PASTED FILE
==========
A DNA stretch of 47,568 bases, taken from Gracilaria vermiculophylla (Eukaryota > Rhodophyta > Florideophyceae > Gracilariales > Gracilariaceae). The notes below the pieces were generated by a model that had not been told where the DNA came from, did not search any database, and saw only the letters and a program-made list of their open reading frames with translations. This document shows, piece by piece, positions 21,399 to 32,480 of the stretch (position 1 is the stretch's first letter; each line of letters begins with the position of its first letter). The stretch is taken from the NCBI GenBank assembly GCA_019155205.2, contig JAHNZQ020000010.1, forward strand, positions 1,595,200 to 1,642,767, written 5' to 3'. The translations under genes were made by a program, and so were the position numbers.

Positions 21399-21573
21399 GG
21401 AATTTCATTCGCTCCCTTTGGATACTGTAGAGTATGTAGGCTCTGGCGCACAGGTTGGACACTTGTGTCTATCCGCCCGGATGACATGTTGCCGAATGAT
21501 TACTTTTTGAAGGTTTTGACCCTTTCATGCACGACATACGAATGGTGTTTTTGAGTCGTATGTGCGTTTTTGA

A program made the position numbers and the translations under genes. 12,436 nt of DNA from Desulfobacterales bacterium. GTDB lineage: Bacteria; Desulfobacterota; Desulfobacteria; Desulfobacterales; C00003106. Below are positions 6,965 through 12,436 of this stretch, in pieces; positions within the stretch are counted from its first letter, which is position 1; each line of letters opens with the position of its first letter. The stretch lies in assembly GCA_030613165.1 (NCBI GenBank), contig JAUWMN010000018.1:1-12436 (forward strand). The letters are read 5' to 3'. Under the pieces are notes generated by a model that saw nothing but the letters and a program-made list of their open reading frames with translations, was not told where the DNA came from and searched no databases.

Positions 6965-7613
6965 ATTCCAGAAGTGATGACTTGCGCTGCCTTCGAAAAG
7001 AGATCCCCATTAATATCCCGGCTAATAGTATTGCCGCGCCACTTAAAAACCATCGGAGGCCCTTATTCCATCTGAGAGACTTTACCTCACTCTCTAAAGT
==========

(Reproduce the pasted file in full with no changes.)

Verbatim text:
A DNA stretch of 47,568 bases, taken from Gracilaria vermiculophylla (Eukaryota > Rhodophyta > Florideophyceae > Gracilariales > Gracilariaceae). The notes below the pieces were generated by a model that had not been told where the DNA came from, did not search any database, and saw only the letters and a program-made list of their open reading frames with translations. This document shows, piece by piece, positions 21,399 to 32,480 of the stretch (position 1 is the stretch's first letter; each line of letters begins with the position of its first letter). The stretch is taken from the NCBI GenBank assembly GCA_019155205.2, contig JAHNZQ020000010.1, forward strand, positions 1,595,200 to 1,642,767, written 5' to 3'. The translations under genes were made by a program, and so were the position numbers.

Positions 21399-21573
21399 GG
21401 AATTTCATTCGCTCCCTTTGGATACTGTAGAGTATGTAGGCTCTGGCGCACAGGTTGGACACTTGTGTCTATCCGCCCGGATGACATGTTGCCGAATGAT
21501 TACTTTTTGAAGGTTTTGACCCTTTCATGCACGACATACGAATGGTGTTTTTGAGTCGTATGTGCGTTTTTGA

A program made the position numbers and the translations under genes. 12,436 nt of DNA from Desulfobacterales bacterium. GTDB lineage: Bacteria; Desulfobacterota; Desulfobacteria; Desulfobacterales; C00003106. Below are positions 6,965 through 12,436 of this stretch, in pieces; positions within the stretch are counted from its first letter, which is position 1; each line of letters opens with the position of its first letter. The stretch lies in assembly GCA_030613165.1 (NCBI GenBank), contig JAUWMN010000018.1:1-12436 (forward strand). The letters are read 5' to 3'. Under the pieces are notes generated by a model that saw nothing but the letters and a program-made list of their open reading frames with translations, was not told where the DNA came from and searched no databases.

Positions 6965-7613
6965 ATTCCAGAAGTGATGACTTGCGCTGCCTTCGAAAAG
7001 AGATCCCCATTAATATCCCGGCTAATAGTATTGCCGCGCCACTTAAAAACCATCGGAGGCCCTTATTCCATCTGAGAGACTTTACCTCACTCTCTAAAGT